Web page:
We gave it an A-
So Dan Quayle thinks it’s hard to raise kids without a strong male role model? Gee — I thought Marilyn had been doing it for years. If you think I’m exaggerating, check out Quayle Season.
This pleasing 25-minute biography/blooper tape, written and narrated by political comic Lewis Black, skewers our 44th vice president with his own most infamous gaffes. Quayle looks positively hapless on video, befuddled and even a little scared, his glazed eyes staring at the camera like Ban roll-on applicators. In one episode, the veep shakes an endive at his audience, pronouncing its name eight times in a row. It’s like watching a politician in a Skinner box: He has stumbled upon something truly primal — a word that pleases his listeners — and he continues to go to the well in an effort to gain approval.
On the Holocaust, he says: ”It was an obscene period in our nation’s history. We all lived in this century. I didn’t live in this century, but, but in this century’s history.”
This program falters only slightly when its slick production values interfere with Quayle’s vérité silliness, though some of the gimmickry works. For instance, after Quayle delivers a groggy pontification on the 50th state (”Hawaii has always been a very pivotal role in the Pacific. It is in the Pacific. It’s part of the United States that’s an island that is right here”), the producers graphically illustrate his analysis with a little map. The decision to use a cartoon was particularly apropros.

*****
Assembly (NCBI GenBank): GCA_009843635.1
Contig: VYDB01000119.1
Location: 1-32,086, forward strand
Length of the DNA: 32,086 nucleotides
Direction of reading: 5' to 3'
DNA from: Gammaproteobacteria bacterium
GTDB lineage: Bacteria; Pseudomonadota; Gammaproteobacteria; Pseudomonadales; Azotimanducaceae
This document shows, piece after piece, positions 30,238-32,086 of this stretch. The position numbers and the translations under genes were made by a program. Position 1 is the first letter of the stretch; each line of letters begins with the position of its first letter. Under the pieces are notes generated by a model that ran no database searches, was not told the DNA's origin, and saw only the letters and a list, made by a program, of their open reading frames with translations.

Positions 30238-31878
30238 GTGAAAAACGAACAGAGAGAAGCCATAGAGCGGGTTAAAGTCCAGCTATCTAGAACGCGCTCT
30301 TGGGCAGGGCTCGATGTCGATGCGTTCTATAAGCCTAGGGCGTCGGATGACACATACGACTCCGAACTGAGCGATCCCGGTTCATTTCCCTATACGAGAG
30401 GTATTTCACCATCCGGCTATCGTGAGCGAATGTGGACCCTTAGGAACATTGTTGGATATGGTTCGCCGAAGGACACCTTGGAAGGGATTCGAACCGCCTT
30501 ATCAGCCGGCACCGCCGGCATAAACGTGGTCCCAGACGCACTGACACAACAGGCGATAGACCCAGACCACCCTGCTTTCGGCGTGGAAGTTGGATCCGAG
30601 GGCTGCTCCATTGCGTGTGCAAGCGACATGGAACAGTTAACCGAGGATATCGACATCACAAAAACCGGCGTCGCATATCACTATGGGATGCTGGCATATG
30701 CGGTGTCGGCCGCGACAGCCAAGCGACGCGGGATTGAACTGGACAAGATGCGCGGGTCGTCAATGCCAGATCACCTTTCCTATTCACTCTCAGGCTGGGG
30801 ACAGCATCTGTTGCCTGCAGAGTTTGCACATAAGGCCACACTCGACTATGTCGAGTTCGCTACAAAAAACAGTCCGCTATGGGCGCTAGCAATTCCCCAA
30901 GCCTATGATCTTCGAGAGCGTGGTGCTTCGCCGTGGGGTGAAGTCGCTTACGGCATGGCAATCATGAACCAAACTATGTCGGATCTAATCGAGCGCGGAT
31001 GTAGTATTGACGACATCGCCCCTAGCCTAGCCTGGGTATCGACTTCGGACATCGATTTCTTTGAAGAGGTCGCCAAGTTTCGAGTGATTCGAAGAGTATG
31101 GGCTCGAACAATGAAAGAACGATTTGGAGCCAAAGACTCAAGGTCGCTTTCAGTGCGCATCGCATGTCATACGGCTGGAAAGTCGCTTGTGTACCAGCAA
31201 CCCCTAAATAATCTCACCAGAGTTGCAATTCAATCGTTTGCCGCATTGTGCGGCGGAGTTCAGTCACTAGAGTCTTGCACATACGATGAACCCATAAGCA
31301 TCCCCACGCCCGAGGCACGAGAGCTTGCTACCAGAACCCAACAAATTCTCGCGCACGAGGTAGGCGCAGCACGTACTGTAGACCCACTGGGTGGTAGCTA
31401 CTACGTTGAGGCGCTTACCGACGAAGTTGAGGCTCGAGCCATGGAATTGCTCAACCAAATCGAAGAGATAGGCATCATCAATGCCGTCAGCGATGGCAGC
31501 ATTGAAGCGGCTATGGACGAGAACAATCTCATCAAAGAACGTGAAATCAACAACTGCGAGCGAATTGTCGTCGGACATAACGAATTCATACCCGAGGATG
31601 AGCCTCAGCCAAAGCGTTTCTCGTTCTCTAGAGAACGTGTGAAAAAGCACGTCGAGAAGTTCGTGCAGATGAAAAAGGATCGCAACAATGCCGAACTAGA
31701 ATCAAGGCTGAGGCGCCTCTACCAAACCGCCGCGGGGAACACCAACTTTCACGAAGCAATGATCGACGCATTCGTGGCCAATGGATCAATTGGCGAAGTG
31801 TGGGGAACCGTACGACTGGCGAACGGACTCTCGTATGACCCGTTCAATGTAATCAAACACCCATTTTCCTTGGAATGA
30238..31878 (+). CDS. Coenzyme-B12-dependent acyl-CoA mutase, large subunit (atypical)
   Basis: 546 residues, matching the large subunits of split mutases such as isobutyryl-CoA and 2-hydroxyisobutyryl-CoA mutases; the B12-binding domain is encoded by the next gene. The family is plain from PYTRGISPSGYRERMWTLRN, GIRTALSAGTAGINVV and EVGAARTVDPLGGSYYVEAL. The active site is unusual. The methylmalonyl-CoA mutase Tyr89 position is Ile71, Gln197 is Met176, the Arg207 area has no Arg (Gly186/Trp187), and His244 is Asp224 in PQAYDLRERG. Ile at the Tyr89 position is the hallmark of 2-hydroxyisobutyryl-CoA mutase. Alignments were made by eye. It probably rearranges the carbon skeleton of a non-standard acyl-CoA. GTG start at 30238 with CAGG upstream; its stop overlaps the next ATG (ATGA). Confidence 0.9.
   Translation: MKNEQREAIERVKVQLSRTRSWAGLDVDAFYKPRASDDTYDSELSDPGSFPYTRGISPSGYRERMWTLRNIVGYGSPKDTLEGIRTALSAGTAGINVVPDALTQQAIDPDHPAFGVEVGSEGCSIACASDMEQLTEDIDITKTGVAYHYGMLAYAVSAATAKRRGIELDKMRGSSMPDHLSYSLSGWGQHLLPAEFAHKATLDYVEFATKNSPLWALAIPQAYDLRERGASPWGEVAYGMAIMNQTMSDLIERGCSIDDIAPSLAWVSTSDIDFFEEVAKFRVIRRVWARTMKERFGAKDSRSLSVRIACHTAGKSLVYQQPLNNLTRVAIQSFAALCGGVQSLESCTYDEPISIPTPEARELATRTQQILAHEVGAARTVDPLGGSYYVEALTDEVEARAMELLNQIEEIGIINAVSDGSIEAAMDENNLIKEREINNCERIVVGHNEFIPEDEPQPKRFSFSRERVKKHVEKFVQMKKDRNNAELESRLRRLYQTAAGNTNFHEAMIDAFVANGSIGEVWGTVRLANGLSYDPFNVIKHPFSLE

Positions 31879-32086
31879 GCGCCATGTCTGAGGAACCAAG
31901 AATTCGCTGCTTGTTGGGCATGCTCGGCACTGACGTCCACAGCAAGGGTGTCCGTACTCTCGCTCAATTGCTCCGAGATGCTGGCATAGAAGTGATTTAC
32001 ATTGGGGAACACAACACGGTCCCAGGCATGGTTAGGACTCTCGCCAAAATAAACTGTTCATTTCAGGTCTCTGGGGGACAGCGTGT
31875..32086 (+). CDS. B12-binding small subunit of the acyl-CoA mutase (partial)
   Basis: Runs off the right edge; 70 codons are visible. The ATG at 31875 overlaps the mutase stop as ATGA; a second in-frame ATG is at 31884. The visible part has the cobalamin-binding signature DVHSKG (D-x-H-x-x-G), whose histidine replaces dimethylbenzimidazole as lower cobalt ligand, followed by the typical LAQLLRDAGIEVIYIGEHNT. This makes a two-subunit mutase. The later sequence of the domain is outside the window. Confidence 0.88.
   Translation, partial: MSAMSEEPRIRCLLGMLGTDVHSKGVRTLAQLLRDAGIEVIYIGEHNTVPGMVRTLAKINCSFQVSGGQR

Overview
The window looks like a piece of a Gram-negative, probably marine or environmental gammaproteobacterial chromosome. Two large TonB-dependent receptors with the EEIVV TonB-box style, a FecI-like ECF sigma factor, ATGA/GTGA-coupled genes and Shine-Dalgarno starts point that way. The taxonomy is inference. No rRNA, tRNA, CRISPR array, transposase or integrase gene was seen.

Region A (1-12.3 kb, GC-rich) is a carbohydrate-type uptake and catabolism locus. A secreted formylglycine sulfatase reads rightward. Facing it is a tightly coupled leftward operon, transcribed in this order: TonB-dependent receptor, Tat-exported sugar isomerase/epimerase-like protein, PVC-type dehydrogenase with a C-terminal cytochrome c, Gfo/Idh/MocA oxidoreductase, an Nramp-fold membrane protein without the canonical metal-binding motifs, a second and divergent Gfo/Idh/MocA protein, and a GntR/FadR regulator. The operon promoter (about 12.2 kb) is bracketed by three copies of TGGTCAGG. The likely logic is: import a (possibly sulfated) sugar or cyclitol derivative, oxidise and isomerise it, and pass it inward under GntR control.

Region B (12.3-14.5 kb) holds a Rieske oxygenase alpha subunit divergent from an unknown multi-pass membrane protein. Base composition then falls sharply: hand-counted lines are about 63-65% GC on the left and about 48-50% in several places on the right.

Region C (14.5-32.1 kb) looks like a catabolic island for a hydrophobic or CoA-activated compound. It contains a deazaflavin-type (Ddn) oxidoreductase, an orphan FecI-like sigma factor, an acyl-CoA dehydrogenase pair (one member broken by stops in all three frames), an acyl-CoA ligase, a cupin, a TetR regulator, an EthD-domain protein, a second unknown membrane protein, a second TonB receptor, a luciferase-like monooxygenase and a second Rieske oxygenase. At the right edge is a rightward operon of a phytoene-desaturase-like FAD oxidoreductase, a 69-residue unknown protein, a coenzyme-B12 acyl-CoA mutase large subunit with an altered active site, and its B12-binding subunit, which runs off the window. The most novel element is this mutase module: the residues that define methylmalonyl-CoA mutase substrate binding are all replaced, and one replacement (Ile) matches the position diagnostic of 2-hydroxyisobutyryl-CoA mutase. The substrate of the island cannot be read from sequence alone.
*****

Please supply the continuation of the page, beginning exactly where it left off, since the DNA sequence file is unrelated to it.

After all, this man went through the Peter Principle like Sherman went through the South. As far as I can tell, he shouldn’t be second in command of the Hekawi tribe on F Troop, let alone the most powerful nation on the planet. I’m sure he’s a decent enough chap, probably loves his wife and kids and all that. But throughout this video, Quayle comes off like Dan Tanna’s assistant Binzer on the old TV series Vega$: You let him answer the phones, but he does not, under any circumstances, get to drive the T-Bird.
Quayle Season provides a charming little array of embarrassments. It’s an amusing trifle, though it’s not the definitive Quayle opus. The producers were obviously restricted in their choice of bloopers, since some of Quayle’s most infuriating statements simply aren’t funny enough to be included in this kind of tape (the exception being his defense of his environmental record during a 1988 debate; the audience laughs in his face). You know, Danny might even get a kick out of this video, if only he knew how to work the VCR. A-